Battle around COVID vaccines, mask-wearing persists among US Christians as Beth Moore makes a plea
The popular American evangelist and Bible teacher Beth Moore begged Christians to stop politicizing the cornavirus when she posted some tweets saying they need to consider the lives of others before their own.
"If we are in Christ, it is unconscionable for us to in any way politicize this virus. What on earth are we doing??? Our sides are not more important than lives. We are Jesus' people called to serve sacrificially. For the love of God, we gotta love our neighbors. Even our enemies!" she tweeted.
"Stare in the face what some of you are saying: MY RIGHTS ARE MORE IMPORTANT THAN YOUR LIFE. SORRY, NOT SORRY. If you're not going to get vaccinated, for the love of God, PUT ON A MASK IN PUBLIC PLACES WITH VULNERABLE PEOPLE. Go ahead & unfollow me. I don't care. FOLLOW JESUS," she said.
Her tweets came at a time of rocketing hospitalizations due to COVID-19 in the United States, which has registered more than 36 million cases and where more than 612,000 people have died from the disease, the highest known in the world.
As of Aug. 10, the average number of new daily cases over the preceding week was 118,067, up 86 percent from two weeks earlier in the United States.
Louisiana and Florida both have the highest concentration of daily new cases—and their highest daily rates of the entire pandemic—with 120 cases and 93 daily cases per 100,000 residents, respectively.
4.33 MILLION DEATHS WORLDWIDE
In the rest of the world the 200 millionth case of COVID-19 has been reported to the World Health Organization, just six months after the world passed 100 million reported cases with 4.33 million deaths worldwide and the WHO saying that the real numbers are much higher.
And while people in some parts of the United States are resisting taking vaccines to fight off COVID-19, in the poorer parts of the world people are crying out for them says the WHO.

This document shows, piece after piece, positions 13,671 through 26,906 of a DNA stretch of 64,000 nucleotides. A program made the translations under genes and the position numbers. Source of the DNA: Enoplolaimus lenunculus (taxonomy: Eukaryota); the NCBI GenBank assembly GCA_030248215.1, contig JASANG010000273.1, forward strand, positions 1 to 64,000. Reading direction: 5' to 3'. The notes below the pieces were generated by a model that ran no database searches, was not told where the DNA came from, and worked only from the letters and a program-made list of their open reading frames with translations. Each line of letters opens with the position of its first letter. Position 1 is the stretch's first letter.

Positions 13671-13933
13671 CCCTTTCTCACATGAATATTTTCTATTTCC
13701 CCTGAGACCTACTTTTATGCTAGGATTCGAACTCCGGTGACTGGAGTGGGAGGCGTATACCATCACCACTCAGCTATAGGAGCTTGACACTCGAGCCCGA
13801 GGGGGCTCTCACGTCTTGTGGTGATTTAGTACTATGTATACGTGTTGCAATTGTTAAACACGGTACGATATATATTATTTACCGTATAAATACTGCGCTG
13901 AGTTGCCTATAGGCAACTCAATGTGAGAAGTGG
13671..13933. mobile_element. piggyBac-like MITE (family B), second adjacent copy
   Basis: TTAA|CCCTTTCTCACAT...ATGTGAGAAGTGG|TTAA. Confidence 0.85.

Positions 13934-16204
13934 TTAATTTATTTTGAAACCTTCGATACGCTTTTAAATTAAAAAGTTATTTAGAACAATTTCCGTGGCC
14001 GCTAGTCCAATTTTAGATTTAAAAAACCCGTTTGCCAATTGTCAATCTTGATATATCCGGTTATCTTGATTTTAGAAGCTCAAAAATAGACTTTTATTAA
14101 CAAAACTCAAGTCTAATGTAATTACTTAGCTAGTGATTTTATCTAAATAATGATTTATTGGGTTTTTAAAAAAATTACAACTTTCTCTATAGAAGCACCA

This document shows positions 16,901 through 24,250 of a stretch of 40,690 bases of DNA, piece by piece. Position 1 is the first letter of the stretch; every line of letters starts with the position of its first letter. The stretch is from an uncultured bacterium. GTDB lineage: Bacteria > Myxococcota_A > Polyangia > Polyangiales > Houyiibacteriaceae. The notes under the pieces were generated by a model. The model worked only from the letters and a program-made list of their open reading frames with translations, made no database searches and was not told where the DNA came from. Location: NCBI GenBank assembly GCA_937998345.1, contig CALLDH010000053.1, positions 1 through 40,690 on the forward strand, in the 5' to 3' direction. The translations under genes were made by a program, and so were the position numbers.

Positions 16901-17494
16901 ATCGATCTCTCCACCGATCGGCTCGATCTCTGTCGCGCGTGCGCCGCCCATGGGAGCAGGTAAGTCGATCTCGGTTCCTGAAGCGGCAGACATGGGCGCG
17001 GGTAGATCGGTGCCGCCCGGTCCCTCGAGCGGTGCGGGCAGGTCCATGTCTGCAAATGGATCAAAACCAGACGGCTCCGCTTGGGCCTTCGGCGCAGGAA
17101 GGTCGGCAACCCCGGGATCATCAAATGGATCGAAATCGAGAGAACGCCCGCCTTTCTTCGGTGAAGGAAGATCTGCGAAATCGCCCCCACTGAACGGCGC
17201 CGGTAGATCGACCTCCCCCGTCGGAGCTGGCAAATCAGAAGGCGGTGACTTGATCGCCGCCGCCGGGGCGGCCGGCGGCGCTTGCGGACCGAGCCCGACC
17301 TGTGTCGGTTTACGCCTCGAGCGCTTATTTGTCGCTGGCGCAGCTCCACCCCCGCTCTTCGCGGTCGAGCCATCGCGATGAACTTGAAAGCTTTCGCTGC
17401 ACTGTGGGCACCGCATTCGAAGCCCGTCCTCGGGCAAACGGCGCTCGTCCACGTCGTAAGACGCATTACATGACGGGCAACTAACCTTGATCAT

Over 4 billion vaccines have been administered globally, but more than 80 percent have gone to high- and upper-middle income countries.
The twitter debate also came at a time when some private and government employers are talking about manding workers coming into the workplace to be vaccinated and other are calling for mask mandate.
Later Relevant Magazine quoted Moore saying: 'If You're Not Going to Get Vaccinated, for the Love of God, Put on a Mask'"
David Dickman commented on the magazine's Facebook page, "The one thing this Pandemic has done is shown that too many Evangelicals have proven to be more political than loving their neighbors!"
White evangelicals have been recorded as one group who offer strong resistance to being vaccinated with some of them arguing health regulations infringe on their personal liberties and they are seen as turning the fight against the disease as a political a battle.
"In white evangelical church congregations, the problem of vaccine hesitancy is real," US News and World Report said in a story on Aug. 10.
Moore's tweet received 2,000 re-tweets and more than 12,000 likes according to Christian headlines which said "Moore, though, wasn't finished."
Moore said, "For all our Jesus-talk, where on the ever-loving earth is our Jesus-walk? If you are not a Christian, I'm not talking to you. But if you are, Jesus wasn't playing when he called us to a whole different ethic from the world. We're not loud mouth boasters. We're servants. We SERVE."
Pastor Greg Locke, who is accused of fomenting conspiracy theories, has conflated authorities calling for people to wear masks to help in stopping the spread of the disease with communism, the ideology of North Korea, blasted back at Moore via twitter.
"@BethMooreLPM – 'You are pathetic. A mouth piece for virtue signaling to an ungodly culture is what you've become. You lecture Believers and stand with Communists. Sit down!!!'"
'FOOLISHNESS DISGUISED AS FAITH'
Another person tweeted in the same thread, "Please don't say 'I have Jesus,' so I don't need to be vaccinated. That is foolishness disguised as faith. You can 'have Jesus' and still lock your car, wear a seatbelt, or get vaccinated."
Another tweeted, "I'll leave the vaccination decision to you, but please stop misusing Jesus's Name."